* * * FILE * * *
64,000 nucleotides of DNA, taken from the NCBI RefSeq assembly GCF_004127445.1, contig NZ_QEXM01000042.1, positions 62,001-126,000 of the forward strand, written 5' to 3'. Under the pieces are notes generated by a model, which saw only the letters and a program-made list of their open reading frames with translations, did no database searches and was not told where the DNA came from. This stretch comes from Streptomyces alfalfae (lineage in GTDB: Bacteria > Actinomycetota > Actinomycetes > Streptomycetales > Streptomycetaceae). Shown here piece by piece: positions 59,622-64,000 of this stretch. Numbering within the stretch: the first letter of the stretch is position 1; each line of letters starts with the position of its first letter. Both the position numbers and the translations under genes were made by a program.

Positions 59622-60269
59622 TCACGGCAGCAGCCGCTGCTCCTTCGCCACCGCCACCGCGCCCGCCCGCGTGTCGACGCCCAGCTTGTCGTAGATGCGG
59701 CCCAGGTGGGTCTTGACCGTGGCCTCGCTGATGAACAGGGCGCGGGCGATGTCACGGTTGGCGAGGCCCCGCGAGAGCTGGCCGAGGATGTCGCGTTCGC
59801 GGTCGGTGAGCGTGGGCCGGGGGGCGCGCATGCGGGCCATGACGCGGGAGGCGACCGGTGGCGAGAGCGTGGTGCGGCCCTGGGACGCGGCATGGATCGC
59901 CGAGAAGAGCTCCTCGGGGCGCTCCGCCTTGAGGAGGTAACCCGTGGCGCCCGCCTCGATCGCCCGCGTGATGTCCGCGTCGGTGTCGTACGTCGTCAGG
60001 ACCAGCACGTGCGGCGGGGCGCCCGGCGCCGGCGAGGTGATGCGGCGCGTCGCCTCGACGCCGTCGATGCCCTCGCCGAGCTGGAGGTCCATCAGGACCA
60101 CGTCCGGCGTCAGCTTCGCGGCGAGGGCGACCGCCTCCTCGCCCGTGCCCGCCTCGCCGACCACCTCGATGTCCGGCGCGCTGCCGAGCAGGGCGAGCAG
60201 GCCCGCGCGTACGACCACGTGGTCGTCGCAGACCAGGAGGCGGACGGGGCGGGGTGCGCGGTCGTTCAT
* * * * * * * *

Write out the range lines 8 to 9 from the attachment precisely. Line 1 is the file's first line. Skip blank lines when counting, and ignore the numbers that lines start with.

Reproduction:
60101 CGTCCGGCGTCAGCTTCGCGGCGAGGGCGACCGCCTCCTCGCCCGTGCCCGCCTCGCCGACCACCTCGATGTCCGGCGCGCTGCCGAGCAGGGCGAGCAG
60201 GCCCGCGCGTACGACCACGTGGTCGTCGCAGACCAGGAGGCGGACGGGGCGGGGTGCGCGGTCGTTCAT